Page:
At the MedCity ENGAGE Conference last week, Brad Kirkpatrick, the President of the employer and government market at Healthways, Inc., “made a point that I haven’t heard in a discussion about corporate wellness programs. He said that companies have to build consumer-grade solutions that people value and that meets them where they are at that moment in time.”
It’s unfortunate that Brad has not been hanging out at the Wellable office lately because this philosophy and approach had been one of the pillars of the Wellable program from day one. The best way to embrace “consumer-grade solutions” is to integrate with tested and proven consumer technologies, which includes embracing a diverse set of health and wellness apps and devices. As Brad highlighted, consumer-grade solutions meet people where they are, which means they provide delightful user experiences, embrace mobile wellness, and consider the preferences and uniqueness of each individual. Though these benefits result in higher engagement and improved ROI, many traditional vendors still do not embrace consumer technologies.
Embracing consumer technologies requires a lot of commitment and has large impacts on legacy businesses, which is why so many traditional vendors tend to do more talking than walking when it comes to health and wellness consumerism. Traditional vendors have already invested millions of dollars into proprietary wellness portals, mobile apps, and wearable devices. These technologies generate lots of money (Virgin makes more profit selling the Max than reselling a Fitbit) and creates the perception of “exclusive” value. In regard to the latter, having a proprietary technology, even if it is built consumer first, is designed to make human resource and other wellness professionals think that they can only achieve lofty results proclaimed by a vendor through a solution that can only be obtained through them. If a proprietary technology was truly the next big thing since sliced bread, the company would be better off going straight to consumers like leading consumer technologies do, such as Fitbit and RunKeeper.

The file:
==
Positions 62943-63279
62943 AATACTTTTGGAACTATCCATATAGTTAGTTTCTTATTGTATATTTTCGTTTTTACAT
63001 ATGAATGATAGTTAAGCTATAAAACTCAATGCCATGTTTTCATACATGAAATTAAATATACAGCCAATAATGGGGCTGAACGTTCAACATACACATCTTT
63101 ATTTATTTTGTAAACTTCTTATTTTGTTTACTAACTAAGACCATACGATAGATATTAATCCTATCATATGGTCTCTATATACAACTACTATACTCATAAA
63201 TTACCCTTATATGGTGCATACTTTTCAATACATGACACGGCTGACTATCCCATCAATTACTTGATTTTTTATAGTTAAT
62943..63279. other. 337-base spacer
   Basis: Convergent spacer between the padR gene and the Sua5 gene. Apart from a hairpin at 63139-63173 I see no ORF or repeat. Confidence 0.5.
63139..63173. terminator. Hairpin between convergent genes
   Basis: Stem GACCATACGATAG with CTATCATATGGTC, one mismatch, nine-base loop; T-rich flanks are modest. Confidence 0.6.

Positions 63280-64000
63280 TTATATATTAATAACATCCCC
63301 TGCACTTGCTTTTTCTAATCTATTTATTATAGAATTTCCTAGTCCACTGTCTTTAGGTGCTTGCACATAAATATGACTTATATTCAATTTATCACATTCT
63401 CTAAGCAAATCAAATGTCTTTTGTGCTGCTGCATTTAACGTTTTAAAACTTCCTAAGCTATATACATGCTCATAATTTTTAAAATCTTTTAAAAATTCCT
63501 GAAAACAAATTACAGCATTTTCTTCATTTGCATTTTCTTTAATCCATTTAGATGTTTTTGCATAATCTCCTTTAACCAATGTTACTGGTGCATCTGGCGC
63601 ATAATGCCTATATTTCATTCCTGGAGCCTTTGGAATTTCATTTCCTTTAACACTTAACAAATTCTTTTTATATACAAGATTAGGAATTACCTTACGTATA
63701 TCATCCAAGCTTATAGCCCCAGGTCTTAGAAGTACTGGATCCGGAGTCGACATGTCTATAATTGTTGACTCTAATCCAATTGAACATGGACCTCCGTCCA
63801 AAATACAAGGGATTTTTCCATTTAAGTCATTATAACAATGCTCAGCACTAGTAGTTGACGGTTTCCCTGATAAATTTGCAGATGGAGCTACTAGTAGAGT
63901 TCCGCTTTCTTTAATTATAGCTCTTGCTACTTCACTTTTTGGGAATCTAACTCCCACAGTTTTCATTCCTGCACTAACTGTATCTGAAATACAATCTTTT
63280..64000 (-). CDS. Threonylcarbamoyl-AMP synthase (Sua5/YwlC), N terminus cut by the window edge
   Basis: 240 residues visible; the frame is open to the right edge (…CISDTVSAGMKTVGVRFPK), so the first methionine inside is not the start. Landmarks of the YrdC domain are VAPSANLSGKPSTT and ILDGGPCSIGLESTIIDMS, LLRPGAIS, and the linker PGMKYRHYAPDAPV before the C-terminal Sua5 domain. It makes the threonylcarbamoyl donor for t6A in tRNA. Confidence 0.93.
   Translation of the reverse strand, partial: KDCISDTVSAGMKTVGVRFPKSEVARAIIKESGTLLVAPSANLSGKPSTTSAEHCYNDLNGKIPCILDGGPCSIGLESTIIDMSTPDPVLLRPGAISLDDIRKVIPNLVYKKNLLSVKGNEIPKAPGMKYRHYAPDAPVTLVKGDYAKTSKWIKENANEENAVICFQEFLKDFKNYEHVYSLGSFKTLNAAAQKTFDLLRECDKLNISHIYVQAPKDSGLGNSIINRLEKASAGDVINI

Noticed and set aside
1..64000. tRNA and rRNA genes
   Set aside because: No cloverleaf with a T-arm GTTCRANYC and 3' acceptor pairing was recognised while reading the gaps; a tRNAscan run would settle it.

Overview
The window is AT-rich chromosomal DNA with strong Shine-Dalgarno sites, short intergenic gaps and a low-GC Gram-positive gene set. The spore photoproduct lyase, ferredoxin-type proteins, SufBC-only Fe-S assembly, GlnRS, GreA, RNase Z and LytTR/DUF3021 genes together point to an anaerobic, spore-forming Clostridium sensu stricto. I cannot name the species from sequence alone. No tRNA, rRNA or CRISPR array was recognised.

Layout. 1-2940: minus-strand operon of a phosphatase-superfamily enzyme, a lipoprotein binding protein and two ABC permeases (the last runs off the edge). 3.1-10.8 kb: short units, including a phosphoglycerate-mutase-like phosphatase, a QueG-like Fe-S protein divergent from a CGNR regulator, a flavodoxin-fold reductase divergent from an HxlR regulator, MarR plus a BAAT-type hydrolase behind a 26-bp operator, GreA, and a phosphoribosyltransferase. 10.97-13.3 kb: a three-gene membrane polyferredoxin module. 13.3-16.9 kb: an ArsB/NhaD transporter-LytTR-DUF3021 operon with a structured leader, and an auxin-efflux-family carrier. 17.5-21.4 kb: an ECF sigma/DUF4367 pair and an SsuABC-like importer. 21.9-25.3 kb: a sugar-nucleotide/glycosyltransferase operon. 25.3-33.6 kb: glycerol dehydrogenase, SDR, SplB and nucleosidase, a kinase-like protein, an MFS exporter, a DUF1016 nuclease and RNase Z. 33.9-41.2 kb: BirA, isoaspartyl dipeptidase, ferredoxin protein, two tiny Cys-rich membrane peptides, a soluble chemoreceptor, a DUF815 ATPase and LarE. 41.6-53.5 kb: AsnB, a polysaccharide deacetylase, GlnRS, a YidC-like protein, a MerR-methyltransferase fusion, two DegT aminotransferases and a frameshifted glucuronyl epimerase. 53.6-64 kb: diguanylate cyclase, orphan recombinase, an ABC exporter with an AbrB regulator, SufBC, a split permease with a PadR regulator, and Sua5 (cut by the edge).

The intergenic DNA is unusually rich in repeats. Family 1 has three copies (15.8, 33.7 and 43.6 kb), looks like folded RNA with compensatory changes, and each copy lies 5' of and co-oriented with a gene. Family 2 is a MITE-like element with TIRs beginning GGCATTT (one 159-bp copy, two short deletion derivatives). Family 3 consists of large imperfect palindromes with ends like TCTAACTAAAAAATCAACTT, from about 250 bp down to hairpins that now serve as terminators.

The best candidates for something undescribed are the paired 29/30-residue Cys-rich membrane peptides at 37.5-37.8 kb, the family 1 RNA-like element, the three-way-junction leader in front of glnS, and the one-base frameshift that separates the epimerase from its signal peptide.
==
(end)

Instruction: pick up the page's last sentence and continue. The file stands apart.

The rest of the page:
Wellable’s approach is to embrace “consumer-grade” in its truest sense by integrating with the best of breed consumer technologies and having those solutions command the user experience. This includes not trying to fight for the attention of users who own a Fitbit after they connect their device to Wellable. Many programs have included Fitbit integrations, including Healthways, but they still want to control the user experience after a user connects his or her device, and that user experience is not part of a consumer technology – it is an enterprise software platform that a company bought and the quality and outcomes are different.